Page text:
- Klinefelter syndrome - integrating genetics, neuropsychology and endocrinology. [Journal Article]
- EREndocr Rev 2018 Feb 09
- Although first identified over 70 years ago, Klinefelter syndrome (KS) continue to pose significant diagnostic challenges, as many patients are still misdiagnosed, or remain undiagnosed. In fact, as ...
Although first identified over 70 years ago, Klinefelter syndrome (KS) continue to pose significant diagnostic challenges, as many patients are still misdiagnosed, or remain undiagnosed. In fact, as few as 25% of KS patients are accurately diagnosed, and most of these diagnoses are not made until adulthood. Classic characteristics of KS include small testes, infertility, hypergonadothropic hypogonadism, and cognitive impairment. However, the pathophysiology behind KS is not well understood, although genetic effects are also thought to play a role. For example, recent developments in genetics and genomics point to a fundamental change in our understanding of KS, with global epigenetic and RNA expression changes playing a central role for the phenotype.KS is also associated with more general health markers, including higher morbidity and mortality rates, and lower socio-economic status (which likely affects both morbidity and mortality). In addition, hypogonadism is associated with greater risk of of metabolic syndrome, type 2 diabetes, cardiovascular disease, breast cancer, and extragonadal germ cell tumors. Medical treatment typically focuses on testosterone replacement therapy (TRT), although the effects of this therapy has not been studied rigorously, and future studies need to evaluate the effects of TRT on metabolic risk and neurocognitive outcomes.This review presents a comprehensive, interdisciplinary examination of recent developments in genetic, endocrine and neurocognitive science, including the study of animal models regarding KS. It also provides a number of recommendations for improving the effectiveness of research and clinical practice, including neonatal KS screening programs, and a multidisciplinary approach to KS treatment from childhood until senescence.
- Extracellular Vesicles in Human Reproduction in Health and Disease. [Journal Article]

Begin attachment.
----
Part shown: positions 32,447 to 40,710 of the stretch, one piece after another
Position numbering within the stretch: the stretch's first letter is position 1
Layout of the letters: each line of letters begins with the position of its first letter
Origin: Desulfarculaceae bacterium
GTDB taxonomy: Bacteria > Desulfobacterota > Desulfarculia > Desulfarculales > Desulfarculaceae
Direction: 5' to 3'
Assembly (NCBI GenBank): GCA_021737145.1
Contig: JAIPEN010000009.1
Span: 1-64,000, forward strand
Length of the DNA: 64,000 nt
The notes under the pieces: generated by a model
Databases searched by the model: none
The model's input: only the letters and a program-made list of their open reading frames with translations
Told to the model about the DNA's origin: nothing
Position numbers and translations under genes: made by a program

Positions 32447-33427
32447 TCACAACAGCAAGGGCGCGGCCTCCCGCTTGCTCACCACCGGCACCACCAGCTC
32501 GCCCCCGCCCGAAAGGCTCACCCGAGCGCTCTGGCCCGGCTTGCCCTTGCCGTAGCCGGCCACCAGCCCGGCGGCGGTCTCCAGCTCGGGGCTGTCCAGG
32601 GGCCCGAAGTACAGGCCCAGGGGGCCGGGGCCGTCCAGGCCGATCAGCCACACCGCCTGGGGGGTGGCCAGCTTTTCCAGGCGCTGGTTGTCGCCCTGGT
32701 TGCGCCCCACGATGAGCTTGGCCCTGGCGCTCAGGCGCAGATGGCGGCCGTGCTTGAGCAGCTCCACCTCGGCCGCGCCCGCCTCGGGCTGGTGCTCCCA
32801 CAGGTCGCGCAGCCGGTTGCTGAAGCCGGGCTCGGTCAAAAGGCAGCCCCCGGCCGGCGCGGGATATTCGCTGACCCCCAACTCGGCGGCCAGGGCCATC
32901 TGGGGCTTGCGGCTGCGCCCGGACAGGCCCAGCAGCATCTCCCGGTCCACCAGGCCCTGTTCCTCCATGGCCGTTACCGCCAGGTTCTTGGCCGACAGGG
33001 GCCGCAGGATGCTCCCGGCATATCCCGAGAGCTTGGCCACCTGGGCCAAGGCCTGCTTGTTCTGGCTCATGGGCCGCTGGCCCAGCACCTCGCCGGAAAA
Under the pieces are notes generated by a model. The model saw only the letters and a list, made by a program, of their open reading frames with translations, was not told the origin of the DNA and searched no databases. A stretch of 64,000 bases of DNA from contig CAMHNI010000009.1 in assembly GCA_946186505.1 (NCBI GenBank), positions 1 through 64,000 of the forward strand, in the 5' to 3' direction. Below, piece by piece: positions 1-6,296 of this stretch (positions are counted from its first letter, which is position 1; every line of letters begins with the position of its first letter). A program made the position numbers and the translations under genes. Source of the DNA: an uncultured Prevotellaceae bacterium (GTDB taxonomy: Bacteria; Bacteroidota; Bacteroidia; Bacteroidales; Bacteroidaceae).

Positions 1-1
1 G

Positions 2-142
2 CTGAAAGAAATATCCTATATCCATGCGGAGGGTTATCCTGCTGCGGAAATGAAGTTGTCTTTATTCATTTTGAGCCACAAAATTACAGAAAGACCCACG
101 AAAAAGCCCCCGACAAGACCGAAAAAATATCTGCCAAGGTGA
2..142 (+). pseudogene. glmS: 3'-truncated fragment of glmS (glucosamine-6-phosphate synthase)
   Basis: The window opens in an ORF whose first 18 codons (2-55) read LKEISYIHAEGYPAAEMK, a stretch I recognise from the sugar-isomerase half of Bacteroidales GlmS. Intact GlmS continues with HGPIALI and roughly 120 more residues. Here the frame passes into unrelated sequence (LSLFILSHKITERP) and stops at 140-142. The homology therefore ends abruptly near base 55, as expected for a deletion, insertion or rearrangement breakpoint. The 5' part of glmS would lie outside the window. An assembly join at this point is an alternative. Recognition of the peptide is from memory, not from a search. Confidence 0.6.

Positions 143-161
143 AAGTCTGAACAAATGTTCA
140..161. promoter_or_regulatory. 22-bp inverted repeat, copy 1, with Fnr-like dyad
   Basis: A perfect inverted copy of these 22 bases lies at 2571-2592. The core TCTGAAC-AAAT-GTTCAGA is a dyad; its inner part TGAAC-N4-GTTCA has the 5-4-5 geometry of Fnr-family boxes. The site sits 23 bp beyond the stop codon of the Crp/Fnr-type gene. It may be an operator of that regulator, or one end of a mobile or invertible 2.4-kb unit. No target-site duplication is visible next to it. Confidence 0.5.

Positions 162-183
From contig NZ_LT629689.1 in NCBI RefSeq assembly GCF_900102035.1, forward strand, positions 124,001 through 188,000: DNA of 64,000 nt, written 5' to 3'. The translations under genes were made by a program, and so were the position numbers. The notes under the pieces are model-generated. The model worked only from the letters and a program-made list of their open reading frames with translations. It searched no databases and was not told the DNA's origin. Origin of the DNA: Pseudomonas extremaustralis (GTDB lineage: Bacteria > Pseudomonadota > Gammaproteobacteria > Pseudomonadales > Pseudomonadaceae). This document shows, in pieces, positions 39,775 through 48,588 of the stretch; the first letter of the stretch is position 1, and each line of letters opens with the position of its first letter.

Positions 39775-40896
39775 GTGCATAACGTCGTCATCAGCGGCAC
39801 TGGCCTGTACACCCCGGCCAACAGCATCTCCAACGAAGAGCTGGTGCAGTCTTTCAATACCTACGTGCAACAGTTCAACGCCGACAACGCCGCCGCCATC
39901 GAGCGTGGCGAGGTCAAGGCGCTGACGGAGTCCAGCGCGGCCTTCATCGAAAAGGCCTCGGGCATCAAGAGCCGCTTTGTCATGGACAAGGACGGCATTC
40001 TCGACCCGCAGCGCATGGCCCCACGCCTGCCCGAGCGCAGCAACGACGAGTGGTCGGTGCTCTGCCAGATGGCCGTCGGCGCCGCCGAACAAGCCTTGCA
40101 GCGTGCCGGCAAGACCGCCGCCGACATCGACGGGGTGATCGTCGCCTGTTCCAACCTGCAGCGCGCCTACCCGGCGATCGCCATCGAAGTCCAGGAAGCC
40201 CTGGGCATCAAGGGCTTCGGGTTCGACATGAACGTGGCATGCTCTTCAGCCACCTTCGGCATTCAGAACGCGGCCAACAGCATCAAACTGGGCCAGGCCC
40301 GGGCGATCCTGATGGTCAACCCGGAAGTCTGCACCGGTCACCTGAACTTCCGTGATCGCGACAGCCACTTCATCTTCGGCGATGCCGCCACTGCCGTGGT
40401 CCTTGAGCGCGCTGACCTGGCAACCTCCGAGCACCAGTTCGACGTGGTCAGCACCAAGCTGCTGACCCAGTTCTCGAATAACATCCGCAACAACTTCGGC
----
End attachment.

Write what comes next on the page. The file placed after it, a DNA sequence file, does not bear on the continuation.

- EREndocr Rev 2018 Jan 30
- Extensive evidence suggests that the release of membrane enclosed compartments, more commonly known as extracellular vesicles (EVs), is a potent newly identified mechanism of cell-to-cell communicati...
Extensive evidence suggests that the release of membrane enclosed compartments, more commonly known as extracellular vesicles (EVs), is a potent newly identified mechanism of cell-to-cell communication both in normal physiology and in pathological conditions. This article specifically reviews evidence about the formation and release of different EVs, their definitive markers and cargo content in reproductive physiological processes, and their capacity to convey information between cells through the transfer of functional protein and genetic information to alter phenotype and function of recipient cells associated with reproductive biology. In the male reproductive tract, epididymosomes and prostasomes participate in regulating sperm motility activation, capacitation and acrosome reaction. In the female reproductive tract, follicular fluid, oviduct/tube and uterine cavity EVs are considered as vehicles to carry information during oocyte maturation, fertilization and embryo-maternal cross talk. EVs via their cargo might be also involved in the triggering, maintenance and progression of reproductive and obstetric related pathologies such as endometriosis, polycystic ovarian syndrome, pre-eclampsia, gestational diabetes, and erectile disfunction. We provide here, the current knowledge on the present and future use of EVs not only as biomarkers, but also as therapeutic targeting agents, mainly as vectors for drug/compounds delivery into target cells/tissues.
- 11β-HSD 1 in human fetal membranes as a potential therapeutic target for preterm birth. [Journal Article]
- EREndocr Rev 2018 Jan 29
- Human parturition is a complex process involving interactions between the myometrium and signals derived from the placenta, fetal membranes and fetus. Signals originating from fetal membranes are cru...
Human parturition is a complex process involving interactions between the myometrium and signals derived from the placenta, fetal membranes and fetus. Signals originating from fetal membranes are crucial components that trigger parturition, which is clearly illustrated by the labor-initiating consequence of membrane rupture. It has been recognized for a long time that among fetal tissues in late gestation the fetal membranes possess the highest capacity for cortisol regeneration by 11β-hydroxysteroid dehydrogenase 1 (11β-HSD1). However, the exact role of this unique feature remains a mystery. Accumulating evidence indicates that this extra-adrenal source of cortisol may serve as an upstream signal for critical events in human parturition, including enhanced prostaglandin and estrogen synthesis as well as extracellular matrix remodeling. This may explain why such high capacity for cortisol regeneration develops in human fetal membranes at late gestation. Therefore, inhibition of 11β-HSD1 may provide a potential therapeutic target for prevention of preterm birth. This review summarizes the current understanding of the functional role of cortisol regeneration by 11β-HSD1 in human fetal membranes.
- Sexual Dimorphism and the Origins of Human Spinal Health. [Journal Article]
- EREndocr Rev 2018 Jan 29
- Recent observations indicate that the cross-sectional area (CSA) of vertebral bodies are on average 10% smaller in healthy newborn girls than in newborn boys - a striking difference that increases du...